In recent years, it has become increasingly important to develop software that minimizes security vulnerabilities. Memory management bugs are a common cause of these vulnerabilities. To that end, the Mozilla community has spent the last several years building the Rust language and ecosystem which focuses primarily on eliminating those bugs. And Rust is available in Fedora today, along with a few applications in Fedora 27 and higher, as seen below.
Tools and Applications
Command line tools and GUI applications built with Rust.
A bit later than anticipated, this is now part two of the blog post series about writing GStreamer elements in Rust. Part one can be found here, and I’ll assume that everything written there is known already. In this part, a raw audio sine wave source element is going to be written. It will be similar to the one Mathieu was writing in his blog post about writing such a GStreamer element in Python. Various details will be different though, but more about that later.
The team at Paris-based Snips has created a voice assistant that can be embedded in a single device or used in a home network to control lights, thermostat, music, and more. You can build a home hub on a Raspberry Pi and ask it for a weather report, to play your favorite song, or to brew up a double espresso. Manufacturers like Keecker are adding Snips’ technology to products like multimedia home robots. And Snips works closely with leaders across the value chain, like NVIDIA, EBV, and Analog Devices, in order to voice-enable an increasingly wider range of device types, from speakers to home automation systems to cars.
spectra is a crate I’ve been maintaining for a few months / years now. It’s a crate that I mainly use for demoscene productions (I released two with it, Céleri Rémoulade and Outline Invitation) but I also use it to play around and experiment new rendering, animation and video game techniques.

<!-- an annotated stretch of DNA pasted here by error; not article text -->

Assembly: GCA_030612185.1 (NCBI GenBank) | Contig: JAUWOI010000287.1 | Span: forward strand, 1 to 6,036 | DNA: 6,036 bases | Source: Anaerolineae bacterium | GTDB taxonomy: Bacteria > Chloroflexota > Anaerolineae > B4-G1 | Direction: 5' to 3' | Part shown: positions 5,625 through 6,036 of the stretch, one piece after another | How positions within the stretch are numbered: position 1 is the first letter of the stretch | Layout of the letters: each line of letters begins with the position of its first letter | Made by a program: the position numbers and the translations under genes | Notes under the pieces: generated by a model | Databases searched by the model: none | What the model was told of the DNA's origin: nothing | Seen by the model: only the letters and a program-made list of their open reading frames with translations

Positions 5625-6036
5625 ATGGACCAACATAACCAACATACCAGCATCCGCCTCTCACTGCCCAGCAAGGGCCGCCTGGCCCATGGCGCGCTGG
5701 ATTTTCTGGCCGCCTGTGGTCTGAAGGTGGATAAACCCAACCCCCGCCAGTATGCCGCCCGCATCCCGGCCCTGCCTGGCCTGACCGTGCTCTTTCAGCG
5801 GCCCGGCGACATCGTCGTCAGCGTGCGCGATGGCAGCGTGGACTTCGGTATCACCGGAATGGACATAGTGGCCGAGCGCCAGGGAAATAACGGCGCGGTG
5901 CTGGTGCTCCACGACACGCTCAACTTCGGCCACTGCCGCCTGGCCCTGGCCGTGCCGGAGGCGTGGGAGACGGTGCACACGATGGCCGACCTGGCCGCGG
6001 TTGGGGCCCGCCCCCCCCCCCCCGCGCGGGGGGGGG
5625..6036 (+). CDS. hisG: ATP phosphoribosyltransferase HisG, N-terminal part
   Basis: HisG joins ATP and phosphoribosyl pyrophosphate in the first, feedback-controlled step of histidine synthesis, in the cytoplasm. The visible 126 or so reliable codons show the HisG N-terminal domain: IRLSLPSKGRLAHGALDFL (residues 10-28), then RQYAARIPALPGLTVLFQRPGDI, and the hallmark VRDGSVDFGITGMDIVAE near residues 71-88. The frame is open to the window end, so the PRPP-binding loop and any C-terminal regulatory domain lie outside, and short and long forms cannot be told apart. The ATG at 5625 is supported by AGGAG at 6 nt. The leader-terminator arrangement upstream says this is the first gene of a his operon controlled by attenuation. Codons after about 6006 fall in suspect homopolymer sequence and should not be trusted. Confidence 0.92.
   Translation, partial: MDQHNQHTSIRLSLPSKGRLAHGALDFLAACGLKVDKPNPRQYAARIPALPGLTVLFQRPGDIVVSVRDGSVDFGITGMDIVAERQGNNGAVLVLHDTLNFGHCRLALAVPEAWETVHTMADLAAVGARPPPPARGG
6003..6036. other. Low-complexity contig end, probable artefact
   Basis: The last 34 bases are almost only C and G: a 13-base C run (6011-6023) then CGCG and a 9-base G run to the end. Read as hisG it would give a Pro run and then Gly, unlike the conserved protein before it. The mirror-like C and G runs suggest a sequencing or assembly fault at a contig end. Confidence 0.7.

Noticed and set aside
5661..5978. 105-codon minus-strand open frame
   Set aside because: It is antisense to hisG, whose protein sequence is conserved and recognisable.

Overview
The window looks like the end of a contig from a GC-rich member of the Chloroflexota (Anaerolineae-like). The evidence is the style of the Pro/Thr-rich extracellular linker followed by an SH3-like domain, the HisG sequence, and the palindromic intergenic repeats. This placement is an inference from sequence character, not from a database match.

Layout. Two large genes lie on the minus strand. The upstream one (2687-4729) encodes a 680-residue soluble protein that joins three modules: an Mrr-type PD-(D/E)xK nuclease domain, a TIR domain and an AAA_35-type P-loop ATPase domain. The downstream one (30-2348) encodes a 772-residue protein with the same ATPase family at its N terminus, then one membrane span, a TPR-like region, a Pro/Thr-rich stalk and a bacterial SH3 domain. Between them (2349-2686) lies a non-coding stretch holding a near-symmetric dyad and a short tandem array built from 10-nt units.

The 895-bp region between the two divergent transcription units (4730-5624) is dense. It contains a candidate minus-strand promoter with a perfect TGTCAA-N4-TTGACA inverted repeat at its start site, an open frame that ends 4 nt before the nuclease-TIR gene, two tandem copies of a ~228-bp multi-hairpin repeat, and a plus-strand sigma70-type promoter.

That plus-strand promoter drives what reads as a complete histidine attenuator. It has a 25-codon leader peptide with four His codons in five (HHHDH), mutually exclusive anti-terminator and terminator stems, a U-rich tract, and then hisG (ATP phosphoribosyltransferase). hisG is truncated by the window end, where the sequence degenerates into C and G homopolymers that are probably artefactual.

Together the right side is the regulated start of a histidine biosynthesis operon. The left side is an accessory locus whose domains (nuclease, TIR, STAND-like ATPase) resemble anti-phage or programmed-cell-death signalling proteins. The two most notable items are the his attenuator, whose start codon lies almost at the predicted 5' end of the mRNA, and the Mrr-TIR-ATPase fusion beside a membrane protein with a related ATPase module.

Fanta is a web framework that aims for developers to be productive and consistent across projects and teams. Its goals are to be: Opinionated, Fast, and Intuitive. Based heavily off of the work here: https://github.com/tokio-rs/tokio-minihttp
comm is a peer-to-peer instant messaging protocol designed to be resilient to censorship. comm-gtk is a GUI client built on the comm library. To try it out, start the app. In the configuration window, enter a secret phrase, a bootstrap node (IP:port pair), and a local port to listen on (e.g. 6669). For a bootstrap node, try 188.8.131.52:6667 (or any other node's IP address if you know one). Click connect to join the network.
A fast command line client for tldr: A collection of simplified and community-driven man pages.
I had an itch: I was pretty-printing the BERT-encoded terms that we use in a production system at work and it was very slow. The Erlang shell took more than two minutes to dump the largest file. (It took about 0.1 second to read and parse the file; the rest was spent in io:format.) I decided to scratch that itch: I wrote ppbert, a command-line utility that reads BERT-encoded values and pretty-prints them. I’ve worked sporadically on ppbert for almost a year now, I use it daily at work, I’m happy with it, and I want to write about some of the things I learned during that journey.
In an effort to experiment with dsp, I wrote a guitar/bass effects processor this past weekend. The end result works very well (to my pleasant surprise). It doesn’t have 90% of the functionalities of any of rakarrack, guitar rig, garage band but overall it was a fun weekend hack.
DataFusion is an open-source Big Data platform implemented in the Rust programming language with a similar programming style to Apache Spark.
retrobasic is a BASIC interpreter written in Rust. It is based on the original BASIC '64 implementation, and modified as needed to make it more compatible with some of the classic BASIC games.
As a library writer, it feels a bit strange, but refreshing, to write a program that actually has a main() function. My experience with Rust so far has been threefold:
An obvious idea is to use Rust for task automation. Originally, I have proposed creating a special Cargo subcommand to execute build tasks, implemented as Rust programs, in this thread. However, since then I realized that there are built-in tools in Cargo which allow one to get a pretty ergonomic solution. Namely, the combination of workspaces, aliases and ability to define binaries seems to do the trick.
Cat for markdown: Show markdown documents in TTYs